In FFs of previous years FMV cinematics were a sort of prize, a reward for besting a particularly challenging or important section of the game, or they would precede a particularly challenging or important section (e.g., the attack on Balamb Garden in FFVIII). With FFXIII, they have devolved into messy, pointless, explosive action sequences in which a lot of not much happens for no real purpose.

I’ve always hated when video games show you action rather than allow you play action; it almost always feels like a missed opportunity. That isn’t to say I don’t appreciate a good cinematic action sequence in the middle of a game. For example, the attack on Balamb Garden in FFVIII is absurdly exciting, and is emphasized by one of the first attempts at allowing the player to navigate a character during such a sequence. (Allowing you to control Squall doesn’t exactly let you play the action, but it does add a layer of involvement.)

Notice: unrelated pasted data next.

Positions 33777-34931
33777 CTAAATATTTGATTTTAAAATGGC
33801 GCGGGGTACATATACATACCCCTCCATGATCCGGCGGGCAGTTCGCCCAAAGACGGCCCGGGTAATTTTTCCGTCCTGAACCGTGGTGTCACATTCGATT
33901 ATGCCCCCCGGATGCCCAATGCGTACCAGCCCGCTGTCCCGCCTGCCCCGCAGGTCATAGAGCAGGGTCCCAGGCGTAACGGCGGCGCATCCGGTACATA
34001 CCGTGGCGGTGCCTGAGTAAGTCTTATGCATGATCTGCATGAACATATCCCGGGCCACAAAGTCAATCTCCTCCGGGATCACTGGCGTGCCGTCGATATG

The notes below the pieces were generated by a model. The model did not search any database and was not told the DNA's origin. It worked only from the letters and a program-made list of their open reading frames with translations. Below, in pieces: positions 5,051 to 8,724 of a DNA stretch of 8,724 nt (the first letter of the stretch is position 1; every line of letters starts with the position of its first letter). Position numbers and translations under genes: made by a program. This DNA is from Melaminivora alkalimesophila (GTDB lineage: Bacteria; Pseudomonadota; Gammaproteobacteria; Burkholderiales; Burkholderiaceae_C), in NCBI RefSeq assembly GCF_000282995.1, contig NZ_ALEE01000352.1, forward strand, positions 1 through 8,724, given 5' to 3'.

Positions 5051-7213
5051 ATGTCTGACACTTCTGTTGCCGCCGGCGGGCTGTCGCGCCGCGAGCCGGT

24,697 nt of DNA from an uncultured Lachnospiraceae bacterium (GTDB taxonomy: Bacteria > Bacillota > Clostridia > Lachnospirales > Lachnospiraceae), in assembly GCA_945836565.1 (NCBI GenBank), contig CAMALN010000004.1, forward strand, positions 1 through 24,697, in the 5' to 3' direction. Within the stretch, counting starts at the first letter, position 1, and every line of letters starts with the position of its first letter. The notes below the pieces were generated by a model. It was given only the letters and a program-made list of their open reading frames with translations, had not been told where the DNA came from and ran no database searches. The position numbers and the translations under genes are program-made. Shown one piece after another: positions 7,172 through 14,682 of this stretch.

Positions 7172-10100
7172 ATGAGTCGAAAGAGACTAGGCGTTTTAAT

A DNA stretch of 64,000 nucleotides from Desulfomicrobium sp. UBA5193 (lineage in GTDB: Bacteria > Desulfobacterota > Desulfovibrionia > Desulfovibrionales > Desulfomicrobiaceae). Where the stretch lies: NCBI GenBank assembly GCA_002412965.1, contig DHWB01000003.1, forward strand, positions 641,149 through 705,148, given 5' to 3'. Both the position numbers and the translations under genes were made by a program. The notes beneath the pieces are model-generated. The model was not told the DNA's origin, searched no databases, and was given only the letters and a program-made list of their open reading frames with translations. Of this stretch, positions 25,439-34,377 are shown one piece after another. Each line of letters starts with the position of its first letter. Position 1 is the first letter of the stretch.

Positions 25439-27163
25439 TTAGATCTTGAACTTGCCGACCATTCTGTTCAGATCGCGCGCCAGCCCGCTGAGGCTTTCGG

The problem is that the action in FFXIII’s movie sequences is constant and absurd. There is no ceiling that the hyper-reality of FFXIII will eventually hit, and as a result spatial logic is completely thrown out the window. Expect to see characters do things like throw themselves off hundred story buildings and not be hurt, do battle with an unlimited number of nameless militia, and hang on the back of a ship in ultra-fast, laser-heavy air battles using nothing but their bare hands. This is one of the major issues with shitty anime; its creators begin to think that just because it’s possible to animate any sequence they can imagine, they should. It’s almost impossible to care about the outcome, or worry about the safety of the characters when one such action sequence follows another, follows another, follows another. I have a proposition for Square Enix: how about next time I’m involved in yet another “video game as art” argument, you take over and explain to a naysayer why the main character of your game can do a sextuple backflip while being accosted by a dozen men with lasers and still find within her the grace to land in a picturesque pose.

Final Thoughts